Entry-level pay is just one of many factors in jobs going unclaimed.
We've had people look at the application and see that we require you pass a drug test and they'll walk right out the door, Fitzgerald says. That's a deterrent.
One potential Fabricated Glass applicant inquired about a driving job, requiring a commercial drivers license. When he discovered it meant driving early mornings and evening at times, he left.
(He) wanted a day job, she says.
Work schedule is a frequent issue in the manufacturing sector.
Within our industry, where mills operate seven days a week, there will be days off other than the traditional Saturday and Sunday, says Bob Smith, Boise Cascade's human resources manager for the Western Oregon area. It makes it more problematic for folks in the labor force to work those days and hours.
A relatively younger employee, without a family, may desire evenings and weekends for social activity, he says. Someone with kids in school may want to avoid swing-shift hours so they can be home with their family.
Those individuals would prefer to work graveyard shift after the kids are in bed, then sleep when their kids are at school, Smith says.
Another issue for Boise is that it no longer has a well-trained labor force to tap into. For many years, Boise attracted experienced mill-hands because it paid better than some of the competing mills that have since closed.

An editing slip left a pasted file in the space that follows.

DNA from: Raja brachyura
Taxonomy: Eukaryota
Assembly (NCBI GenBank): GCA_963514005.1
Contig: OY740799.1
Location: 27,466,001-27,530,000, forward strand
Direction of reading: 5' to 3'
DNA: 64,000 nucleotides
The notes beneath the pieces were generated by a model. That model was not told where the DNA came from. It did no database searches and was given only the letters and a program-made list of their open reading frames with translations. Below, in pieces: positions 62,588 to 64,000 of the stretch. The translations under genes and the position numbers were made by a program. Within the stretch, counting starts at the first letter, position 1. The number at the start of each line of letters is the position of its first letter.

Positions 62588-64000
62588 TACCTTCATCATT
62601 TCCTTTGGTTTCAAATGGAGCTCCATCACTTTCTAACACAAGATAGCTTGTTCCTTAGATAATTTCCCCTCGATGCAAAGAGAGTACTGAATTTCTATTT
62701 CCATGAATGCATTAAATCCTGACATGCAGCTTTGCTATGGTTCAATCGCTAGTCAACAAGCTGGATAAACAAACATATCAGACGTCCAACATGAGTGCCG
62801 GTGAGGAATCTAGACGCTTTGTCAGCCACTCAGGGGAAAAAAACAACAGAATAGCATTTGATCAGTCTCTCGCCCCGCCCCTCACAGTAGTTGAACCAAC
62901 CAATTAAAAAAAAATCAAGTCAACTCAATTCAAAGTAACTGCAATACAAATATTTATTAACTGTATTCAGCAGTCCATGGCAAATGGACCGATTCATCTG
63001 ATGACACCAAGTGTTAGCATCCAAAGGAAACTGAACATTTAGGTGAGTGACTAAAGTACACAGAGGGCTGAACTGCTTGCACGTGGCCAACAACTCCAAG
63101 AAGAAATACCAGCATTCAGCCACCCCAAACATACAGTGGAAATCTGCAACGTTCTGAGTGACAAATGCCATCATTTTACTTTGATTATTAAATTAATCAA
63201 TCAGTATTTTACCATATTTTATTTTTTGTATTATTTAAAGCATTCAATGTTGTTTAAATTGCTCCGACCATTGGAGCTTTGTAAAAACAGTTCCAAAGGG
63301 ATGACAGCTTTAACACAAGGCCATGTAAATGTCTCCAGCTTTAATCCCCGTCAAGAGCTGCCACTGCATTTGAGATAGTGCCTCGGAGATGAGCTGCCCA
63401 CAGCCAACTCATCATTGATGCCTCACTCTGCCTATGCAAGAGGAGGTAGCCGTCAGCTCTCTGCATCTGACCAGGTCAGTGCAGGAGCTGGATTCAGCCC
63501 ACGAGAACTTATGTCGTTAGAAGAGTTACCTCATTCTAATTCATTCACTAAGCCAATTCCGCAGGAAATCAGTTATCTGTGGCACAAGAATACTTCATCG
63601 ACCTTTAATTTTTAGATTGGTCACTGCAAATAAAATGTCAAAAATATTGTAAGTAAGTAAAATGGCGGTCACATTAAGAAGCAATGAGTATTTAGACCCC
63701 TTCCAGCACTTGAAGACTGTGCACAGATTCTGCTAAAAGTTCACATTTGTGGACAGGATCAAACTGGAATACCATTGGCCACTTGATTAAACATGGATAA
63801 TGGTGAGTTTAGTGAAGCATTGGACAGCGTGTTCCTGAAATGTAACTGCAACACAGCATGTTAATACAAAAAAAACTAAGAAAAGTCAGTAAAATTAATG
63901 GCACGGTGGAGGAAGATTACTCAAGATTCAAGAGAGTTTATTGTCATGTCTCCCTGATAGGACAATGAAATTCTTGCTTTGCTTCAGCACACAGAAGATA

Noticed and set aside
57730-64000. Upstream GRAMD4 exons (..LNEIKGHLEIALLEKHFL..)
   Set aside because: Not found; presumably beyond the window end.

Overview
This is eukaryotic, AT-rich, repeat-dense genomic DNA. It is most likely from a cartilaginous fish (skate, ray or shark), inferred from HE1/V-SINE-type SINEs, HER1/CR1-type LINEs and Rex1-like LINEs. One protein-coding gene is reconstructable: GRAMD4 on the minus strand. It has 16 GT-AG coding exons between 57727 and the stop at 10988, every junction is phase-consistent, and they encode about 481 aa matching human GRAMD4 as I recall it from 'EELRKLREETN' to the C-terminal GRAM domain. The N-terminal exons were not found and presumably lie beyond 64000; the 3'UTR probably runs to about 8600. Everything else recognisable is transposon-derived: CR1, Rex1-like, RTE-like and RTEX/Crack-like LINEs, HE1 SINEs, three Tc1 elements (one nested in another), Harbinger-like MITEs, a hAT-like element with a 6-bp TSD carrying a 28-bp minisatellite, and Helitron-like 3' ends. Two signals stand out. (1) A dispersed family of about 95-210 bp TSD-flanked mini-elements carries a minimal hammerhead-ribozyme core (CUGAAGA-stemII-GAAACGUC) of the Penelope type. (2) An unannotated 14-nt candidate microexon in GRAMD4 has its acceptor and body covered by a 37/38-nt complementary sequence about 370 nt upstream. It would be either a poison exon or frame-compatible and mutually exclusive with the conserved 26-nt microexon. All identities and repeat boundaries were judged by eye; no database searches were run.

It requires that we do more training now, Smith says.
Employers such as Lithia Motors and Waterford at Three Fountains experience constant openings, partly because of internal promotions and partly because people move to other companies or leave the area.
Keeping Lithia's seven local dealerships staffed is a challenge because of the company's continual growth.
We have a hard time drawing people into sales because of the negative stigma of sales, says Amber Longiotti, one of Lithia's local personnel coordinators. Other than that, we have a hard time finding people experienced enough to be technicians or service advisers because they need experience in the dealership industry.
She says the company hires as many as 15 people a month for the local dealerships.
Senior care facilities hire many people with limited skills, but Helen Smith, Waterford's executive director, says there are opportunities for advancement when coupled with training and education.
A lot of people aren't willing to start at entry-level and that's too bad, Smith says. Some positions are difficult to fill and that has to do with qualifications.
Even jobs paying upwards of &
36;50,000 go wanting these days in some fields.
U.S. Bank Regional President Joe Danelson says several well-paid analyst and lending positions here have been open for many months. He says there is shortage of commercial lenders, because many college graduates in the past decade didn't see opportunity for advancement in the banking industry.
They would see commercial staffs where the people were 10, 15 or 20 years from retirement and be discouraged by that, Danelson says. There's been quite a bit of stability in that type of position for some time in this industry and there aren't a lot of people that have lost their jobs.